The name of this compound is currently a secret, so for now we’ll call it the “Chelsea.” But if further studies pan out, the whole world might someday learn about a promising new drug treatment for Alzheimer’s disease.
“Our lab has discovered anti-Alzheimer’s properties in several small molecules from natural sources such as corn silk and soybeans,” says Chelsea Miller, a PhD student in the lab of Qing X. Li in the Dept. of Molecular Biosciences and Bioengineering. “My hypothesis is that their mechanism of action is the direct binding and inhibition of an enzyme called GSK3-beta.”
Before she targeted GSK3 and discovered the soybean compound, Chelsea was a local girl who earned her BS in materials science and engineering at U of Arizona, then her MS in bioinformatics at Johns Hopkins. But she missed home and decided to pursue her PhD at UH – switching to bioengineering, with a focus on Alzheimer’s research.
“I really like to tackle challenging puzzles and problems, and Alzheimer’s is such a devastating disease; my grandmother had it, and it was really hard to witness her decline,” she says. “We still don’t know much about this very complex disease, so for personal and professional reasons, I hope to crack at least part of the puzzle.”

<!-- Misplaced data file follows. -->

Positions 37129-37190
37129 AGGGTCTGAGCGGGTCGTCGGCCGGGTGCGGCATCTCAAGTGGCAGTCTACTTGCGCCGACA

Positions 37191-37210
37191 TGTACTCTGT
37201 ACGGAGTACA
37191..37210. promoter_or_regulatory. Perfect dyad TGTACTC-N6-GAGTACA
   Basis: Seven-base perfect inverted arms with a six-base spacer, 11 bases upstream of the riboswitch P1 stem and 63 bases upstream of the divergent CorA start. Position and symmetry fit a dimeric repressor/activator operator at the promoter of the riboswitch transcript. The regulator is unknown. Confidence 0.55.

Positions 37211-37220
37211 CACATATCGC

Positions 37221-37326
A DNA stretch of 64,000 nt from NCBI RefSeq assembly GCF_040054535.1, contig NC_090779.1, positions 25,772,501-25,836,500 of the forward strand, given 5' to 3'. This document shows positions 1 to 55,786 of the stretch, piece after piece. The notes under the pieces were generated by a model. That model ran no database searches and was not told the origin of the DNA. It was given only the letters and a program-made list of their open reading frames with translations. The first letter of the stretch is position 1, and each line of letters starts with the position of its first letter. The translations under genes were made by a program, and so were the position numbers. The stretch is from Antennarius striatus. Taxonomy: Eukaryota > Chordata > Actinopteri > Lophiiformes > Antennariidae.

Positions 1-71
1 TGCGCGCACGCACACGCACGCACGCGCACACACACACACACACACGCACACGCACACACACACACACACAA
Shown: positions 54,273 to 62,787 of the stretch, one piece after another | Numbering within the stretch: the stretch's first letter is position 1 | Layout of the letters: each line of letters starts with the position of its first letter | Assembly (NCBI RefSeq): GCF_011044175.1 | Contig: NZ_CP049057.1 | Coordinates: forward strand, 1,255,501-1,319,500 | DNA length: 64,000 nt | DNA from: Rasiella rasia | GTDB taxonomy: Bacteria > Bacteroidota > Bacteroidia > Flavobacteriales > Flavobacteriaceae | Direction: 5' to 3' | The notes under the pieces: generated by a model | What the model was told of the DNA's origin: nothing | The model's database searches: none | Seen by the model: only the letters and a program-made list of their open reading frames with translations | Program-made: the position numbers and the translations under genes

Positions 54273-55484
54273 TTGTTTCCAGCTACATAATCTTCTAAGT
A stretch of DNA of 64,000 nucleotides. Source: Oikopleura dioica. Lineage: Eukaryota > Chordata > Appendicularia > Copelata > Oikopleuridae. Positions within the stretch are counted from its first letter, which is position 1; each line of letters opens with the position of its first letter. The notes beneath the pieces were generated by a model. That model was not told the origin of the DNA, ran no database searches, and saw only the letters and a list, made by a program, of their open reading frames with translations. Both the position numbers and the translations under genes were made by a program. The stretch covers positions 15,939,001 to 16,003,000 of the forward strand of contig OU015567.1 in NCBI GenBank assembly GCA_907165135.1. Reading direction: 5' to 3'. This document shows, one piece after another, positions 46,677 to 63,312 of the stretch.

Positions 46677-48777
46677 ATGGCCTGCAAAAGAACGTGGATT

Starting with GSK3 – known to be linked to the progression of Alzheimer’s – Chelsea searched the literature and found a relatively obscure, naturally occurring chemical in the heterocyclic family that potentially targets Tau tangles in the brain.
“GSK3 is overactive in Alzheimer’s patients, so a holy grail of research is to restore normal activity levels of GSK3 in order to slow the disease progression,” she explains. “So we thought to give the heterocyclic chemical a try and, amazingly, it inhibited the enzyme! Even after all the hard work and eyestrain, it felt like a lucky or serendipitous discovery.”
Since summer 2021, Chelsea has conducted inhibition assays to determine a dose-response relationship between the compound and GSK3. She’s also using bioluminescence resonance energy transfer (BRET) to measure their interactions inside human neuroblastoma cells.
“My project is to prove without a doubt that this compound directly binds with GSK3, and the initial results have fueled my interest and enthusiasm even more,” she says. “Drug development is a long process, and although it’s a longshot to find a cure for Alzheimer’s, I’m hopeful this is one small step in the right direction.”
Photo: Chelsea crunches the data with MBBE student Shaina Young.